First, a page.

American Car Sales in Japan

Written by Chloe Harwood

American car manufacturers historically have had a hard time selling cars in Japan. Most people believe this is due to trade policy and tariffs. And while that is partially true, the complete answer involves several other factors. In this article, we will look at the most important of these.

First, there are sales restrictions

There are uniquely Japanese laws that affect American car sales. Perhaps the most significant is that there is a law that prevents existing domestic car dealers from selling foreign cars. That’s right, existing dealers can’t sell foreign cars! This obviously is a huge issue because it makes it necessary for any manufacturer that wants to penetrate Japan to build  a dealer network. For obvious reasons, this puts a damper on the efforts of foreign manufacturers because of the large capital investment involved.

Strong relationships among the Japanese

In addition, Japan’s automoble sales model is different than that of the rest of the world. In Japan, car dealers build very strong relationships with their customers. It might be similar to the relationship you and I have with a local merchant, a merchant that you genuinely enjoy seeing and doing business with.

For example, after a car purchase, the dealer nutures the relationship relationship by staying in touch with the customer. This may be by offering free car washes, promotional products and even informal meals, back at the dealership. Japanese dealers work hard to win a customer’s loyality and they work even harder to keep it. The car dealer and staff get to know not only the customer but their immediate family and extended family too.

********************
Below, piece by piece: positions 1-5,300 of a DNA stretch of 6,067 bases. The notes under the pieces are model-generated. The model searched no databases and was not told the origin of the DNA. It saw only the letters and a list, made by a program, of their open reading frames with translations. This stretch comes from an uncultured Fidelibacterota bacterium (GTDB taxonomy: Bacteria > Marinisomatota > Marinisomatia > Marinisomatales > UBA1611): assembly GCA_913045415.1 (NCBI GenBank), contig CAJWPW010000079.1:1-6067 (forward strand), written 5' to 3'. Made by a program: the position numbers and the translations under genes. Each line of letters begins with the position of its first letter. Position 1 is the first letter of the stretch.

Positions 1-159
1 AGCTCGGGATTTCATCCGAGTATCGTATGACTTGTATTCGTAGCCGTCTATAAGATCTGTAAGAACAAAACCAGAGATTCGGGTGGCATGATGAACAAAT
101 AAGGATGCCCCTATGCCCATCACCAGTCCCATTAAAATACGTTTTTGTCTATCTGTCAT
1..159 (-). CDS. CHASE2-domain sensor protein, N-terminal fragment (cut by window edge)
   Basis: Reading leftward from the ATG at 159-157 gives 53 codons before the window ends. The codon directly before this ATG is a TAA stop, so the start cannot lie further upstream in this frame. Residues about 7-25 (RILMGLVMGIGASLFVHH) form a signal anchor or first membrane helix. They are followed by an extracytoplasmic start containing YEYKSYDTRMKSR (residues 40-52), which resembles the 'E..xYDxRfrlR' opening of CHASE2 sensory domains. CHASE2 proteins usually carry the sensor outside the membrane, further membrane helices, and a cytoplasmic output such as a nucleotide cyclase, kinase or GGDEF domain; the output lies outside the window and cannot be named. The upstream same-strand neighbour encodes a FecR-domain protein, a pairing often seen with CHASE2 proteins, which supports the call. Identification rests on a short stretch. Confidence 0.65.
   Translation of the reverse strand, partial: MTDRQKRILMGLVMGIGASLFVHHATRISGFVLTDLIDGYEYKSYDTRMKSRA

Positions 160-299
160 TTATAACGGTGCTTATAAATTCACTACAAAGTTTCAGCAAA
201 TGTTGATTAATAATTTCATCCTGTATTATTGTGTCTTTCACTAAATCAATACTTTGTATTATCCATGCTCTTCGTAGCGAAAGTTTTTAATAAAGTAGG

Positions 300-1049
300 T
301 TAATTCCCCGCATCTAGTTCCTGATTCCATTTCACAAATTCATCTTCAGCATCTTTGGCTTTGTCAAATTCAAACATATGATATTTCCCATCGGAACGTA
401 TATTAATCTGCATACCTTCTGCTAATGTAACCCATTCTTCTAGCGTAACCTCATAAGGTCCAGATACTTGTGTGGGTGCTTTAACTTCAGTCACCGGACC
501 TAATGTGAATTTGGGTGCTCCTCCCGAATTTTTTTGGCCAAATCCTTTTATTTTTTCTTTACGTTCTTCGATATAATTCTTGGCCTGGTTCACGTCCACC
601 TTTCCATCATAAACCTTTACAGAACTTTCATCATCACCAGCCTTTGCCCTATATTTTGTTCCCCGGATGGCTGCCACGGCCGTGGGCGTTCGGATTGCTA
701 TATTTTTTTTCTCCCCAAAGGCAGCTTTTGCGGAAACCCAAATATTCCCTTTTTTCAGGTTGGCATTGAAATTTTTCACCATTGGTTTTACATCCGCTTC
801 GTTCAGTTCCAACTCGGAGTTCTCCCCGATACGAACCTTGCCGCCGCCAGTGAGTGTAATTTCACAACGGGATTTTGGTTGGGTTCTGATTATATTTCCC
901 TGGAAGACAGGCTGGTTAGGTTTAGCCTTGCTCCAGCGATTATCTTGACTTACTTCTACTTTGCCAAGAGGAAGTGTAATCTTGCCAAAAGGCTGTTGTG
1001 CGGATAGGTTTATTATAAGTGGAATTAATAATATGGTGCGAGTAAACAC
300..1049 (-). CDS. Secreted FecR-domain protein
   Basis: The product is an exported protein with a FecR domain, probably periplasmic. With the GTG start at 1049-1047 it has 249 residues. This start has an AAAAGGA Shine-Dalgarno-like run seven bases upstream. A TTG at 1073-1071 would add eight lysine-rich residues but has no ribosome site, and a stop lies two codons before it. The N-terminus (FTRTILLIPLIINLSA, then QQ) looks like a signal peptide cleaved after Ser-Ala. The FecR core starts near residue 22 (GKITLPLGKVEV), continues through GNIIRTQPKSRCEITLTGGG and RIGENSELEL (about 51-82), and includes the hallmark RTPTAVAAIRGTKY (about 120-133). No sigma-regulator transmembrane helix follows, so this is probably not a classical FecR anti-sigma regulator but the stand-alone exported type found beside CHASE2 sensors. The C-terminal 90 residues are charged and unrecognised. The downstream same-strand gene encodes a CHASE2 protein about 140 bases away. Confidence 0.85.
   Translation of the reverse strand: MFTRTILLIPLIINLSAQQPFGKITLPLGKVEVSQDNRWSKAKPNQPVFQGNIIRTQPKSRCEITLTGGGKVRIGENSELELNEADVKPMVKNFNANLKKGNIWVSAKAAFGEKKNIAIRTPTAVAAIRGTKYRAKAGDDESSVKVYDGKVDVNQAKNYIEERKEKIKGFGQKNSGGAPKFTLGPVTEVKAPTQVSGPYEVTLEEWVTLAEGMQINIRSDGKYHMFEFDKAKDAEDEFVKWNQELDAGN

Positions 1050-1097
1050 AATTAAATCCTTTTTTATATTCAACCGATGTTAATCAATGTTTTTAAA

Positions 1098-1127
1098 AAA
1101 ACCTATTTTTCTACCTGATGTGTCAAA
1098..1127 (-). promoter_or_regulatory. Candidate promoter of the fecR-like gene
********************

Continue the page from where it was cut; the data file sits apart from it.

Customer viewpoints

There are also some historical reasons that make it hard for U.S. automakers to sell cars in Japan. It has to do with the way that Japanese citizens view other car manufacturers. Our automotive historian at Warren Henry Automotive, a Miami-based multi-make car dealer explained that after World War II, all the foreign car manufacturers were forced to leave Japan. As the Japanese economy strengthened, the domestic brands competed with each other and, as a result, grew better and better in terms of quality and design. By the time Japan opened its market in the 1970s to other makes, the Japanese people were accustomed to buying only domestic cars, and they had become very well engineered.

In summary

Its all too easy to state that the reason more American cars aren’t bought by the Japanese is due to simple trade policy and tariffs. After analysis, it turns out that the situation is more complex as we learned above.

About the author

Chloe Harwood